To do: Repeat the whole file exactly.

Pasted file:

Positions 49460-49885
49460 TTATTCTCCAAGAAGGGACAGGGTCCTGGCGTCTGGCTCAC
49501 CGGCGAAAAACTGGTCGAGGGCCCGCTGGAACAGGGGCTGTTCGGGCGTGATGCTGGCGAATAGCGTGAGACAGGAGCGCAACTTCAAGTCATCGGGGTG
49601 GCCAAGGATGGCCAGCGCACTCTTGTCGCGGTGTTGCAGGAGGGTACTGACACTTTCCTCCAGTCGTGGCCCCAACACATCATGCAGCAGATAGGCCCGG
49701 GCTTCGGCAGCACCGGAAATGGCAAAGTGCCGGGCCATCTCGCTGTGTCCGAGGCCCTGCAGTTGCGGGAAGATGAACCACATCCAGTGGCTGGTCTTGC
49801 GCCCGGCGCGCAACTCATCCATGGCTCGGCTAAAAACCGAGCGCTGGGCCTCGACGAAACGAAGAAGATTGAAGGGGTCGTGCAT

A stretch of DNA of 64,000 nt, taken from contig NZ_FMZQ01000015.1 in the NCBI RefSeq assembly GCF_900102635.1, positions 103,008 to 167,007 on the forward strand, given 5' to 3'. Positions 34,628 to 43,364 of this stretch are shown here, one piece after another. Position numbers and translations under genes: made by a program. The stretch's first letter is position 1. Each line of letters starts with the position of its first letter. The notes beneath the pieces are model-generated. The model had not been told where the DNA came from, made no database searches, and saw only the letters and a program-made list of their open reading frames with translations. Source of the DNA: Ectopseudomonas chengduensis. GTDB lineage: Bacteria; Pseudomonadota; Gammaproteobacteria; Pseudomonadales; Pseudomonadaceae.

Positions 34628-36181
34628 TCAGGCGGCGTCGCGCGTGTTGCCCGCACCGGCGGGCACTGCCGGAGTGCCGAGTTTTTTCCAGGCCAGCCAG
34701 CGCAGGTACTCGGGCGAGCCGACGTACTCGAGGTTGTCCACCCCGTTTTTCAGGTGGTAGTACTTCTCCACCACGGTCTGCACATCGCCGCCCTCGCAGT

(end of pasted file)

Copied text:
Positions 49460-49885
49460 TTATTCTCCAAGAAGGGACAGGGTCCTGGCGTCTGGCTCAC
49501 CGGCGAAAAACTGGTCGAGGGCCCGCTGGAACAGGGGCTGTTCGGGCGTGATGCTGGCGAATAGCGTGAGACAGGAGCGCAACTTCAAGTCATCGGGGTG
49601 GCCAAGGATGGCCAGCGCACTCTTGTCGCGGTGTTGCAGGAGGGTACTGACACTTTCCTCCAGTCGTGGCCCCAACACATCATGCAGCAGATAGGCCCGG
49701 GCTTCGGCAGCACCGGAAATGGCAAAGTGCCGGGCCATCTCGCTGTGTCCGAGGCCCTGCAGTTGCGGGAAGATGAACCACATCCAGTGGCTGGTCTTGC
49801 GCCCGGCGCGCAACTCATCCATGGCTCGGCTAAAAACCGAGCGCTGGGCCTCGACGAAACGAAGAAGATTGAAGGGGTCGTGCAT

A stretch of DNA of 64,000 nt, taken from contig NZ_FMZQ01000015.1 in the NCBI RefSeq assembly GCF_900102635.1, positions 103,008 to 167,007 on the forward strand, given 5' to 3'. Positions 34,628 to 43,364 of this stretch are shown here, one piece after another. Position numbers and translations under genes: made by a program. The stretch's first letter is position 1. Each line of letters starts with the position of its first letter. The notes beneath the pieces are model-generated. The model had not been told where the DNA came from, made no database searches, and saw only the letters and a program-made list of their open reading frames with translations. Source of the DNA: Ectopseudomonas chengduensis. GTDB lineage: Bacteria; Pseudomonadota; Gammaproteobacteria; Pseudomonadales; Pseudomonadaceae.

Positions 34628-36181
34628 TCAGGCGGCGTCGCGCGTGTTGCCCGCACCGGCGGGCACTGCCGGAGTGCCGAGTTTTTTCCAGGCCAGCCAG
34701 CGCAGGTACTCGGGCGAGCCGACGTACTCGAGGTTGTCCACCCCGTTTTTCAGGTGGTAGTACTTCTCCACCACGGTCTGCACATCGCCGCCCTCGCAGT